15 November 2010
Australian Doctor magazine (5 Nov 2010) reports that pelvic organ prolapse is more common than previously thought. Pelvic organ prolapse is when internal organs sag down into the bowel and vagina. A mild prolapse can have no symptoms, but if severe, it can be uncomfortable or painful. Almost one in five Australian women will need surgery for prolapse during their lifetime. Researchers found 19% of women had pelvic organ prolapse by age 85, compared to the 11-12% previously reported in the USA.
However, there are probably many more women who never talk to their GP about their symptoms, perhaps due to embarrassment, thinking nothing can be done, or that it is an inevitable part of the childbearing experience, says the Continence Foundation of Australia. Women are more at risk of prolapse than men as it's a condition commonly related to pregnancy, childbirth and hysterectomy. Surgery can cure about 80% of patients and is most effective when done in the early stage of symptoms.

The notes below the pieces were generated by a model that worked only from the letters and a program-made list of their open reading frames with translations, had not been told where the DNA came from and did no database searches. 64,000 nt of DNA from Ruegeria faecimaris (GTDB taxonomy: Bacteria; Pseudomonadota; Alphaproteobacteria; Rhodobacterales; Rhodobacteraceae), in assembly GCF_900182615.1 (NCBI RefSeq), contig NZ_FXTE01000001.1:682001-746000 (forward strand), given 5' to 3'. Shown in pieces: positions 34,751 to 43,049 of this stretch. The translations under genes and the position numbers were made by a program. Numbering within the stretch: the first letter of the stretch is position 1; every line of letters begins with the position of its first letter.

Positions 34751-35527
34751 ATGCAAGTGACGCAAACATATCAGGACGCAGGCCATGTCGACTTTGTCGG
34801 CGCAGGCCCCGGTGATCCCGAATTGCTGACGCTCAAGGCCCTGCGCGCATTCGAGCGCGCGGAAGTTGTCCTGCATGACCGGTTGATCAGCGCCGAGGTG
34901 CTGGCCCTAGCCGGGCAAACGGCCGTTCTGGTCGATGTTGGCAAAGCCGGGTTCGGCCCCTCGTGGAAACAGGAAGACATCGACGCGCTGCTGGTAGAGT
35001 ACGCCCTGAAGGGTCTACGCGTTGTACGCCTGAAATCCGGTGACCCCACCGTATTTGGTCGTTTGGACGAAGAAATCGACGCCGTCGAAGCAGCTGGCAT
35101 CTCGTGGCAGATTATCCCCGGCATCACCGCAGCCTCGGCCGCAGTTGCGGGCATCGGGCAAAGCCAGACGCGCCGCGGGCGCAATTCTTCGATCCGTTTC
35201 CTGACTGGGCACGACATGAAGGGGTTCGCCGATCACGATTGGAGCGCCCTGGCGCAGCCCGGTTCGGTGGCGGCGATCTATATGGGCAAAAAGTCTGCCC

You can read more about pelvic organ prolapse here, including information about the signs and symptoms, prevention and treatment.
Talk to your doctor if you have any symptoms of pelvic organ prolapse, or call the National Continence Helpline on 1800 33 00 66.